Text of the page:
Mediating Islam

Mainstream films, television programs, and video games in the United States have been central to the cultural reproduction of images of Islam as the “other” to and enemy of the so-called West. Yet, the increasing visibility of independently produced media has provided alternative ways for Muslims living in the US to offer counter-narratives to hegemonic stereotypes, and instead promote humanistic representations of Islam. This course will examine the spectrum of media created by and about Muslims living in the United States and the Middle East in order to develop a better understanding of how media shapes global perceptions of Islam.

This course begins with a historical approach to already familiar media images that have saturated our field of vision. Class readings will offer critical frameworks to re-view and discuss selected films, television programs and other media as they relate to political justifications for war and the perpetuation of a “Clash of Civilizations” discourse. Next, the course examines media practices and circulations within the Muslim Middle East. From hip-hop performances to graphic novels, and Ramadan serials to political organizing on Facebook, we will engage with the multitude of ways that contemporary media informs, transforms, and represents the everyday lives of Muslims from Cairo to Tehran. The course concludes with an engagement with recent media interventions by Muslims living in the United States. These interventions seek to counter the normalization of the “terrorist” stereotypes that dominates the media. Together, we will assess how successfully these humanistic, humorous, and heroic portraits of Muslim-Americans challenge the dominant narrative.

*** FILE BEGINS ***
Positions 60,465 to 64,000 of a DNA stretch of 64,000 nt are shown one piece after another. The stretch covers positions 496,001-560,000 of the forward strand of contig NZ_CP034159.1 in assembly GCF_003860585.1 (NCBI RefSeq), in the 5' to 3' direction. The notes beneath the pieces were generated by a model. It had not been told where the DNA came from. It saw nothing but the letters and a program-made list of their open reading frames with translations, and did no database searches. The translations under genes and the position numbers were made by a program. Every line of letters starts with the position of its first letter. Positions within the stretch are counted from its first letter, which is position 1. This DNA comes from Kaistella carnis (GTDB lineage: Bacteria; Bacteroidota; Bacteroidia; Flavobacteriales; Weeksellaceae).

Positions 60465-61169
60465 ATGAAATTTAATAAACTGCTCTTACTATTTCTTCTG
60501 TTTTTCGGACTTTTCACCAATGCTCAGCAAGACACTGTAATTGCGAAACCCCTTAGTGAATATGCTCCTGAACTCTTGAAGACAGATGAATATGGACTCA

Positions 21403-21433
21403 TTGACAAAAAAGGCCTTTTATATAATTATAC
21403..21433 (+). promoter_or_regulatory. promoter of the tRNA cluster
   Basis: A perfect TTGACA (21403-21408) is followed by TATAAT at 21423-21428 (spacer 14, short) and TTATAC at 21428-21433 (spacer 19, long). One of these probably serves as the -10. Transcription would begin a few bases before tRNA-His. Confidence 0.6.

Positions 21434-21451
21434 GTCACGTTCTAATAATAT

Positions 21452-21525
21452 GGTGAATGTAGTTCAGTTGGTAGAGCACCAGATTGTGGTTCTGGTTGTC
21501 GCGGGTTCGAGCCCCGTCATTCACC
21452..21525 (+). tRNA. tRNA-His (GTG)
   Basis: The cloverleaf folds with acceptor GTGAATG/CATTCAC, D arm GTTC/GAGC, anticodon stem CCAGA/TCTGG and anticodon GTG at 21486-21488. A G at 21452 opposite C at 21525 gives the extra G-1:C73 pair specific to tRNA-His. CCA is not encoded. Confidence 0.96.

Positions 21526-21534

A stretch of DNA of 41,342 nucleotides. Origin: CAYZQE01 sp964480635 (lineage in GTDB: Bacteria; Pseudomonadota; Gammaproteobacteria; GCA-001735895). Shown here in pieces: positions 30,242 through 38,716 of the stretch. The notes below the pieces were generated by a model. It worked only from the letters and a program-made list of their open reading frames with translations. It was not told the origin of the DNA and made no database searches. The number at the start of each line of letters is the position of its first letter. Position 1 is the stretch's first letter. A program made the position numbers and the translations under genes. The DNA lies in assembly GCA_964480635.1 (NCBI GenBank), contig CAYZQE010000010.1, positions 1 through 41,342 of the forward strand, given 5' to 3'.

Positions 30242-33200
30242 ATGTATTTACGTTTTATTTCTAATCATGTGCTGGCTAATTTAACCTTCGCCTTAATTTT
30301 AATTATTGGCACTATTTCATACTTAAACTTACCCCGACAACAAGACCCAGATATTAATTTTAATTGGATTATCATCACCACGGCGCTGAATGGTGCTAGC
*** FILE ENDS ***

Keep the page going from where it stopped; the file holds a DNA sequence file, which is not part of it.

Architectures of Islam

This course is a survey of histories of the built environment in the Islamic world from 7th century until the present. Our main objective is to gain a foundational understanding of core questions at the heart of this intellectual journey: What is Islam? Why do we describe architecture or cities as “Islamic”? Is all Islamic architecture necessarily religious? What factors have shaped formal and informal built environments in contemporary Islamic countries and communities?

In the first part of the course, we will examine the origins of Islam on the Arabian Peninsula. Next we will trace the spread of Islam and the monumental religious and secular architecture produced during periods of Islamic rule that stretched from Persia to the Iberian Peninsula. Finally, the course will conclude with modern perspectives of the social, economic and cultural factors shaping the built environment in relationship to Islamic identities during periods of nation building and globalization in the Middle East and South Asia.